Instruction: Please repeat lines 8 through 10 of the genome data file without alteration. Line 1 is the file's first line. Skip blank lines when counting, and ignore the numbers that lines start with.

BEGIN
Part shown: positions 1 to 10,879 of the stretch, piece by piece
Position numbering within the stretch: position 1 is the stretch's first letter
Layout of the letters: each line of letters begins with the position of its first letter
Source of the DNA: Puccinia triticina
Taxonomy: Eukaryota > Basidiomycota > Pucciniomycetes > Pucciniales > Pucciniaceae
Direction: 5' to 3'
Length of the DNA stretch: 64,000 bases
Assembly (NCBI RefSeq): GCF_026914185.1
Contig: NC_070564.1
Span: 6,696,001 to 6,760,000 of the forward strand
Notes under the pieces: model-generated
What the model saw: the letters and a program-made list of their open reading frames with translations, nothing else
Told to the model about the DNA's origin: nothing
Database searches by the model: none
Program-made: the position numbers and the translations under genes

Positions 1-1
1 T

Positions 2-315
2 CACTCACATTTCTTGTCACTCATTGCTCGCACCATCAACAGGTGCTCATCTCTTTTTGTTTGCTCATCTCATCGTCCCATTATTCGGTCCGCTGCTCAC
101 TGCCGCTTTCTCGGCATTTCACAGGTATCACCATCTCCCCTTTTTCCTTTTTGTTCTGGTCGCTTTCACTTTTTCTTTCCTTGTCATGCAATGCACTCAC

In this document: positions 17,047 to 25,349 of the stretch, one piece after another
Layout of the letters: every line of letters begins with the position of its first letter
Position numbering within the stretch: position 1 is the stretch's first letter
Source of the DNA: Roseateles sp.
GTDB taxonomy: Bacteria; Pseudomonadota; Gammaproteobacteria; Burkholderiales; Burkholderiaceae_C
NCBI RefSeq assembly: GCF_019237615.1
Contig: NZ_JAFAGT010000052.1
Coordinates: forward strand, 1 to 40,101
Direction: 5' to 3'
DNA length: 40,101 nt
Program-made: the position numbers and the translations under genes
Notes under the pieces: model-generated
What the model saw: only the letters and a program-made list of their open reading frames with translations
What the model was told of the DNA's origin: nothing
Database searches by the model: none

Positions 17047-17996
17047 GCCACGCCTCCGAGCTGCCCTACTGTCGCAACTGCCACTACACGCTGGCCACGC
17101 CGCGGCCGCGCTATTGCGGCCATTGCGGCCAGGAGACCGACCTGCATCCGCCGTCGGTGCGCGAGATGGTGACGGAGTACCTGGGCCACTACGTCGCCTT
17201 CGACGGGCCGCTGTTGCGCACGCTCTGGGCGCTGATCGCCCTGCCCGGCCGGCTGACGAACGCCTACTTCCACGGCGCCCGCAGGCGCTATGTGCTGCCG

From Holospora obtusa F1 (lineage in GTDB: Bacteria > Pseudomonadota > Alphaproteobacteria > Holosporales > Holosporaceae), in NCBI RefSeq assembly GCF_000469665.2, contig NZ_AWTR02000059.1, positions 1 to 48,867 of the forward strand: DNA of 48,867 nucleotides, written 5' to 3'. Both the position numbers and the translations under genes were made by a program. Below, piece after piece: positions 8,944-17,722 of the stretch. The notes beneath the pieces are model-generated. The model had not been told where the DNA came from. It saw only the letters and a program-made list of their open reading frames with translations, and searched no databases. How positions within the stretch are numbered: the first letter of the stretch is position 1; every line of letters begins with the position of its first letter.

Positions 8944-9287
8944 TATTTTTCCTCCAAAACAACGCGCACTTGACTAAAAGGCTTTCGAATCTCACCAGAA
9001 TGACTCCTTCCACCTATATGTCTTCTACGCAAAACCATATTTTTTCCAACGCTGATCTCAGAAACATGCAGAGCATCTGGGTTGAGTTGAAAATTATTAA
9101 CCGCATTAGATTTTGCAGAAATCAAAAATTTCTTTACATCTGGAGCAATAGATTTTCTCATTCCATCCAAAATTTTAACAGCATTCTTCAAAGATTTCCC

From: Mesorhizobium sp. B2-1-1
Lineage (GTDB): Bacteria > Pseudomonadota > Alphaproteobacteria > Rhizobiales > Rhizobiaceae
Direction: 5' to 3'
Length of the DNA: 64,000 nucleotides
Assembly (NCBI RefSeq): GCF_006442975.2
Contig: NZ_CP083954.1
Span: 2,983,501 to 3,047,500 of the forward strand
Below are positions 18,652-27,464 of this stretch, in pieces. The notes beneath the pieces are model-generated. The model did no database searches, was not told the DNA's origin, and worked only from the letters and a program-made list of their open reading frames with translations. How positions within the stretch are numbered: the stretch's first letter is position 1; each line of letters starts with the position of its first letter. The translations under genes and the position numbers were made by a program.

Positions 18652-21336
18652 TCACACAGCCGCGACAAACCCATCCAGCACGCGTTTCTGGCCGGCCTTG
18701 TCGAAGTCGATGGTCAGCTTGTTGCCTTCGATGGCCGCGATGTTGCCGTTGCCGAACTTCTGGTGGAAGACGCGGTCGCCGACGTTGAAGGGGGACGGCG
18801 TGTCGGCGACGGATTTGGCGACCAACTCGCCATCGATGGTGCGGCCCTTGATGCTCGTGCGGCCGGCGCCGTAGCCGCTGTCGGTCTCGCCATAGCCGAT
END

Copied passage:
Assembly (NCBI RefSeq): GCF_026914185.1
Contig: NC_070564.1
Span: 6,696,001 to 6,760,000 of the forward strand